Langston Project

Langston ProjectPoems by Langston Hughes set to music and played by

Debbie Cameron  – vocals & fender rhodes
Hasse Poulsen – guitar and vocals
Luc Ex – bass guitar
Mark Sanders – drums

”Freedom is a strong seed
Planted in a great need.”

Im Langston Project findet sich zusammen, was laut Jazz-, Punk- oder Poppolizei gar nicht zusammen gehören dürfte! Unterschiedlicher können die Stilrichtungen nicht sein: angefangen bei Luc Ex, der viele Jahre in der niederländischen Anarcho Punk Band The Ex sein (Un-)wesen trieb und mit Musikern wie Tom Cora, Sonic Youth, Han Bennink und Otomo Yoshihide auf der Bühne stand, weiter mit  Hasse Poulsen, dem Gitarrenwizzard solcher Bands wie Das Kapital, Helene Labarriere Quartett  oder Gründer so viel versprechender Bands mit Namen wie „The Man they call Ass“, dann Debbie Cameron (Tochter der Gospelsängerin Etta Cameron) die nach einer klassischen Gesangsausbildung in den 80iger Jahren bei den Eurovision Song Contest für Dänemark an den Start ging, ansonsten aber im Jazzgesang zu Hause, sowie Mark Sanders, der mit Wadada Leo Smith, Derek Bailey, Sylvie Courvoursier, Sirone, Peter Brötzmann, Barry Guy, Otomo Yoshihide, Jah Wobble, Bill Laswell, Sidsel Endresen, Charles Gayle, Peter Evans, William Parker und vielen anderen in Projekten zu Hören war und ist.

Die Worte von Langston Hughes sind das vereinende Element. Hughes, Lyriker der Harlem Renaissance und Gründer der Jazzpoetry, einem Vordenker der afroamerikanischen Kulturbewegung und immer noch brandaktuell. Gil Scott – Heron beschrieb Langston Hughes als seinen größten Einfluß. Somit Zeit, das große Vorbild manchen Rappers gebührend zu ehren…

I, Too – Poem by Langston Hughes

I, too, sing America.

I am the darker brother.
They send me to eat in the kitchen
When company comes,
But I laugh,
And eat well,
And grow strong.

I’ll be at the table
When company comes.
Nobody’ll dare
Say to me,
„Eat in the kitchen,“

They’ll see how beautiful I am
And be ashamed–

I, too, am America.



The Langston Project is a quartet where musical inventiveness meets the poems of the late, great American writer Langston Hughes. It is the combination of creative – or let’s say “free” – music with ambitious song writing.

The poems by Langston Hughes are set to music in precise song forms that allow the four musicians room for interpretation and improvisation. Langston Hughes‘ poems call for swinging and grooving music and for the blues – the more or less abstract blues, “ Contemporary Blues” as Luc calls it.

The arrival of Debbie Cameron in the quartet in the Spring 2014 brings a strong jazz and soul fell as well as a deep American prononciation that fits Langston Hughes‘ poems perfectly. The between this rich world and the more experimental temperaments of Poulsen, Ex, and Sanders gives a fresh and grooving music on the edge between tradition and invention.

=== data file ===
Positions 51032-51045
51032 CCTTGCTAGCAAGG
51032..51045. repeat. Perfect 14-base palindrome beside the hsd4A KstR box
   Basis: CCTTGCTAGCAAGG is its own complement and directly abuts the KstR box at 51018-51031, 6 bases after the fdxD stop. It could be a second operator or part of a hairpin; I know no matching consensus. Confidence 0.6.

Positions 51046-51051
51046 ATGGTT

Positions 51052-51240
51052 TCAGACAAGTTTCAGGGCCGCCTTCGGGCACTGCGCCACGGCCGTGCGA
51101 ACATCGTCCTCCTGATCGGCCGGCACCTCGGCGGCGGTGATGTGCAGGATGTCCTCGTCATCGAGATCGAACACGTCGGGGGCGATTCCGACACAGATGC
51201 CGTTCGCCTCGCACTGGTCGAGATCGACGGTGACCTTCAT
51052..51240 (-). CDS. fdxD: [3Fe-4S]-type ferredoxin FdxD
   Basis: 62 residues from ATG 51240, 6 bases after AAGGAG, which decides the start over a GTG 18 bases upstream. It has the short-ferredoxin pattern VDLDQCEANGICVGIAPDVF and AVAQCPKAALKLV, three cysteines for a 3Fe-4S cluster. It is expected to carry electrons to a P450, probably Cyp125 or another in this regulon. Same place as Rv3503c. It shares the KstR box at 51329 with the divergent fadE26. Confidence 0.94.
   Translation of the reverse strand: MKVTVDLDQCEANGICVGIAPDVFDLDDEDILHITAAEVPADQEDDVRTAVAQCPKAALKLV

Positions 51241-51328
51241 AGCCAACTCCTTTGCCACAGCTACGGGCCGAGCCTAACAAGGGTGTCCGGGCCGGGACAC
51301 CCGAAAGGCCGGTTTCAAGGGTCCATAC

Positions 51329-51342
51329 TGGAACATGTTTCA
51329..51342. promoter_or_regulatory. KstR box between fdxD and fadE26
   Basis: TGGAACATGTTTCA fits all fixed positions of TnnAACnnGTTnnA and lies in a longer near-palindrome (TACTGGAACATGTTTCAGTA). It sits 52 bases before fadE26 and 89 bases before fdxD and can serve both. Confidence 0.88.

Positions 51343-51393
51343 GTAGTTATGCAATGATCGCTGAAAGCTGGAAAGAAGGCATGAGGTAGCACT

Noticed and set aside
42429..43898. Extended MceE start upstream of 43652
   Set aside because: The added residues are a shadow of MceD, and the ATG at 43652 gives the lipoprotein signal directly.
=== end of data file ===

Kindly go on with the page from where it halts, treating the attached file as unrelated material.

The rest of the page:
If one word could pin-point Langston Hughes‘ poems, it would be “desire”: Desire for artistic expression, desire for writing, desire for justice and equality, the ambition and desire of people, the desire for dignity and above all the desire of love, for love, in love. Desire.

Langston Hughes (1902-1967) is one of America’s truly great poets whose lifespan coincides with the birth and the hey-day of jazz music. Like another great artist coming from the same environment at the same time, Duke Ellington, his art speaks far beyond the place it was made, his poems and writings have universal appeal. At the same time Langston Hughes was deeply involved in his times and their troubles and wrote poems about social injustice, the world war, segregation. He became the leading literary voice of the “Harlem Renaissance” from the mid twenties onwards.

Being the author of many plays, novels, short stories and a lot of poems, librettos for musicals and operas, Langston Hughes is one of the innovators of the literary art form, jazz poetry. His poems are often inspired by blues and jazz which give them an edge and rhythm that work very well with contemporary jazz and blues. But not only jazz and blues: Langston Hughes worked closely with several composers of his time such as William Grant Still, Kurt Weill, Randy Weston, Charles Mingus,

The four musicians are all very active on various creative new music scenes: From Luc Ex‘ punk rock explorations with the Ex and Rubatong, to his free playing with Four Walls and SPEEQ (an earlier name for this group), To Mark Sanders‘ dub playing with Jah Wobble, his free improvising with Evan Parker or John Butcher, Debbie Cameron’s jazz virtuosity, her pop experience (no 1 in in The Danish Eurovison song contest, no 11 in the international in 1983) to the gospel singing that has followed her troughout, Hasse Poulsen’s French jazz extremities with Louis Sclavis and Hélène Labarrière, the more cabaret sounding Das Kapital and his post-rock singing with The Man They Call Ass.
Upcoming Concerts

30.10 The Langston Project @ le Singe, Biel /CH

16.11 The Langston Project @ Cafe Wilhelmina, Eindhoven, NL

17.11 The Langston Project @ La Dynamo, Pantin, F

18.11 The Langston Project @ La Périscope, Lyon, F

19.11 The Langston Project @ L’AJMI, Avignon, F

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